rebelling against low expectations

How Would You Define Christianity?


I paused as I read the post. It asked, “How do you describe a Christian? I’m asking because I think I have a different definition than many of you.” I clicked to see the comments, morbidly convinced I was about to witness a full-out brawl between different denominations, or the putting forth and praising of strange cult-like beliefs.

But there wasn’t.

Each person described what it means to be a Christian a little bit differently, yes. And the original questioner had a unique answer as well. But rather than the soft heresy or warring factions I had so morbidly expected, I found I generally agreed with them all. True, there was the occasional ambiguity of the precise intent of phrases like “Love everyone” because these phrases have often been co-opted by wrong ideas. But with a charitable reading, I found myself nodding to almost all of the answers. And yet none of the answers were the same. They were all different.

Does that mean I’m a naïve Christian? I hope not. Does that mean I don’t know how Christianity or doctrine works? I don’t think so. Does that mean that all of these people were confused about being a Christian? No.

Perhaps it means that we can’t truly have a small, concise definition for something so big.

Perhaps you’ve run into this problem before. Someone will ask you a question, and you’re unable to answer, not because you don’t have answers, but because you have such an abundance of them. There’s a paralysis that comes from expertise, not inexperience.  “What is your favorite book? How was your week? What do you enjoy about your spouse? How do you fly a plane?

How can we know Jesus rose from the dead?” Where do you even begin?

And because of the very fact that we know so much, we flounder.

“Well, what genre of books, because the novels I’m reading right now are these, but then I’m also enjoying this non-fiction…”

“So much happened this week, I mean, I went roller skating and studied for finals and changed diapers and laughed loudly and cried quietly and sang around the house and…”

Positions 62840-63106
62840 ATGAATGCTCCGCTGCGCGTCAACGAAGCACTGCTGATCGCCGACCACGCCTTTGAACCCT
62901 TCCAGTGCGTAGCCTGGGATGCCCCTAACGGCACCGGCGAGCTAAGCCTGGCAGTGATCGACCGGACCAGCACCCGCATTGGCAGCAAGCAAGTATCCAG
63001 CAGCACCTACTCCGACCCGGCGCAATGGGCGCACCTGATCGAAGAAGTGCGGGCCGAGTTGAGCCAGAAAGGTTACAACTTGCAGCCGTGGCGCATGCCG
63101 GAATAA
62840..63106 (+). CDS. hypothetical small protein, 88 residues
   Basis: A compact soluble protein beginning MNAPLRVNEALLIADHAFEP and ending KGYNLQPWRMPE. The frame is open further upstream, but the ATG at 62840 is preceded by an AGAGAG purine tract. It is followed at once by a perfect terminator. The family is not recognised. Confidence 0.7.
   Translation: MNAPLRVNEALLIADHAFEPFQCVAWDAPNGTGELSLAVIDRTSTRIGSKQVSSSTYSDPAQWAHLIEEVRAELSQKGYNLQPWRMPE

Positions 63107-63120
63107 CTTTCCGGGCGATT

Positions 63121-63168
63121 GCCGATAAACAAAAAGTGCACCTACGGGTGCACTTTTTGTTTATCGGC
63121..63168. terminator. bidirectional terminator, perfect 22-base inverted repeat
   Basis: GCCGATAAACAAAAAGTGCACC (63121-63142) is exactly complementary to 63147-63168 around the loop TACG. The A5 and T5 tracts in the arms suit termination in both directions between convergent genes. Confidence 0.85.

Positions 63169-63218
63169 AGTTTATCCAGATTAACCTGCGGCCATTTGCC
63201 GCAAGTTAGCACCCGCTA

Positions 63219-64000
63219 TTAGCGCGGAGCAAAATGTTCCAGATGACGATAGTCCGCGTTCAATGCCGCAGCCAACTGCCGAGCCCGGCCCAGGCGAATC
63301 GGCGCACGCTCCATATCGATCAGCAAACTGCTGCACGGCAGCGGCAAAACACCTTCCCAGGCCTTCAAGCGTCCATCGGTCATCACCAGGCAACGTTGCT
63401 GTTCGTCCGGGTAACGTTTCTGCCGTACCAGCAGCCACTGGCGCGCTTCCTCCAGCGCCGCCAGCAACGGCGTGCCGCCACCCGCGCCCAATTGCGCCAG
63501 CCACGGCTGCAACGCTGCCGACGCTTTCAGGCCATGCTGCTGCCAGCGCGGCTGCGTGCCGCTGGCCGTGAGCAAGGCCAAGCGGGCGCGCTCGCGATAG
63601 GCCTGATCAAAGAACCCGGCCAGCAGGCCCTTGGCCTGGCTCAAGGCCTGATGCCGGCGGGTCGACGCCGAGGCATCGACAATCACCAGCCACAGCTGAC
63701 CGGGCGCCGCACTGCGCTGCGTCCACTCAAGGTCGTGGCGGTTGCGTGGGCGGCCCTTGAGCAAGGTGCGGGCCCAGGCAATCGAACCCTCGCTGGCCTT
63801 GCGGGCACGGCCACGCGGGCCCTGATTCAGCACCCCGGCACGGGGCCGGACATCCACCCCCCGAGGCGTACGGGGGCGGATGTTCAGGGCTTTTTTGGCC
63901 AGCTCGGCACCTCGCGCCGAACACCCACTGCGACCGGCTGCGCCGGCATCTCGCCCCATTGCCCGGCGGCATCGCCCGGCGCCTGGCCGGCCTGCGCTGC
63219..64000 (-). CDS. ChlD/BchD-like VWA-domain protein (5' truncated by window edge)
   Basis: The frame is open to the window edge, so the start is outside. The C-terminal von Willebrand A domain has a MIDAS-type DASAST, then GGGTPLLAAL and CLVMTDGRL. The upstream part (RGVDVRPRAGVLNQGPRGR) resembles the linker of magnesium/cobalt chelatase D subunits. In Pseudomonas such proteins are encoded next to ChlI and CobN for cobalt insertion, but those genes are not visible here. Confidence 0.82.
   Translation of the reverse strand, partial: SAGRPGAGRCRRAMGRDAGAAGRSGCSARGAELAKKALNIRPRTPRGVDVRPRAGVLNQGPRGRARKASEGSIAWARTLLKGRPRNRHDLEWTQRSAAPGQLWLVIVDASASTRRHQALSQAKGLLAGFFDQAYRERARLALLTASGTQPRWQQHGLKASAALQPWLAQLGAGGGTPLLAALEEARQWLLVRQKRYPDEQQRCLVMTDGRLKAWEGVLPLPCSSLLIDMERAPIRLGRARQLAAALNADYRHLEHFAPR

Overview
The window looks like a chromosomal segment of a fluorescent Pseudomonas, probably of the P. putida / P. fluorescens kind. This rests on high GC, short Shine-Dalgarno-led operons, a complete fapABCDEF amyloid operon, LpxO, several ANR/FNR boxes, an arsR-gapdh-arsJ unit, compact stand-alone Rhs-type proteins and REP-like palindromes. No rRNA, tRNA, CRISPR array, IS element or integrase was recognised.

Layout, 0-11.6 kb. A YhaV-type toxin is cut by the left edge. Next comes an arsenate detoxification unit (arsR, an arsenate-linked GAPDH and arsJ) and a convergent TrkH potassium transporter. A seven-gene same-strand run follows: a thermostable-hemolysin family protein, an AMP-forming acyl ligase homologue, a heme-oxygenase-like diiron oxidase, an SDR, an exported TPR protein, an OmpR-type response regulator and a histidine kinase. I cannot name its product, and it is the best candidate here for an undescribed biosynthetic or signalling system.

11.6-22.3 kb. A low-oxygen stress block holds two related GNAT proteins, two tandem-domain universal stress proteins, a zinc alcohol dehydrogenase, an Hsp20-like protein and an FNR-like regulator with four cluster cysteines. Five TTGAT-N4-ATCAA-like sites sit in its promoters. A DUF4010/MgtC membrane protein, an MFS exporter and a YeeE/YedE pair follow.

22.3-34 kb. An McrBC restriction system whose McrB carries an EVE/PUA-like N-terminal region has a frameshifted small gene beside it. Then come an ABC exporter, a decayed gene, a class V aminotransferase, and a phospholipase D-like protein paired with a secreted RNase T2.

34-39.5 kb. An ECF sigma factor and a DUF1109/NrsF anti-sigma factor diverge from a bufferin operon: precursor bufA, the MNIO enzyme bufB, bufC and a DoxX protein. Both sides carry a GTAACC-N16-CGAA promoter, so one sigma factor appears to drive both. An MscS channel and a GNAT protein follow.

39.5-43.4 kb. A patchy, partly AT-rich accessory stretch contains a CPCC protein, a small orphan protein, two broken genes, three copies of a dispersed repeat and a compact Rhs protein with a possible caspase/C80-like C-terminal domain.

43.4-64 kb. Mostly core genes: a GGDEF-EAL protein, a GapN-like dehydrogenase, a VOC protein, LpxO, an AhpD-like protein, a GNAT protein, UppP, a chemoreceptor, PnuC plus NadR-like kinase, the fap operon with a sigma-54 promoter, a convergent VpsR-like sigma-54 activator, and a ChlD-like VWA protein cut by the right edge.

“Well, it depends on the day, their laugh, their smile, how we talk, and then I can’t forget–”

“A plane? Well, you have to consider lift and thrust, and know what direction the wind is going, and then check all your instruments and…”

“We have the eyewitness accounts which… oh, and the historical accuracy of those accounts compared to the accounts of Caesar’s wars… and the historical records too… and then there’s–”

There’s a paralysis that comes from too much data, not too little. But that doesn’t mean there’s not an answer to the question. And that doesn’t mean we don’t know the answer. It just means that often reality is so big it can’t be condensed into a single definition.

And that’s as it should be. After all, when you define something, don’t you in a sense limit it? You show exactly its lengths and boundaries, you encompass all of it. In being able to put it into words, in a way, you make it small. If you can express the entirety and full extent of something simply, it’s probably something very, very simple. So it shouldn’t be a surprise that many things in life are hard to express. And it should be of even less surprise that the most important things of life are hard to express.

And that’s not to say you can’t express these things simply. You can.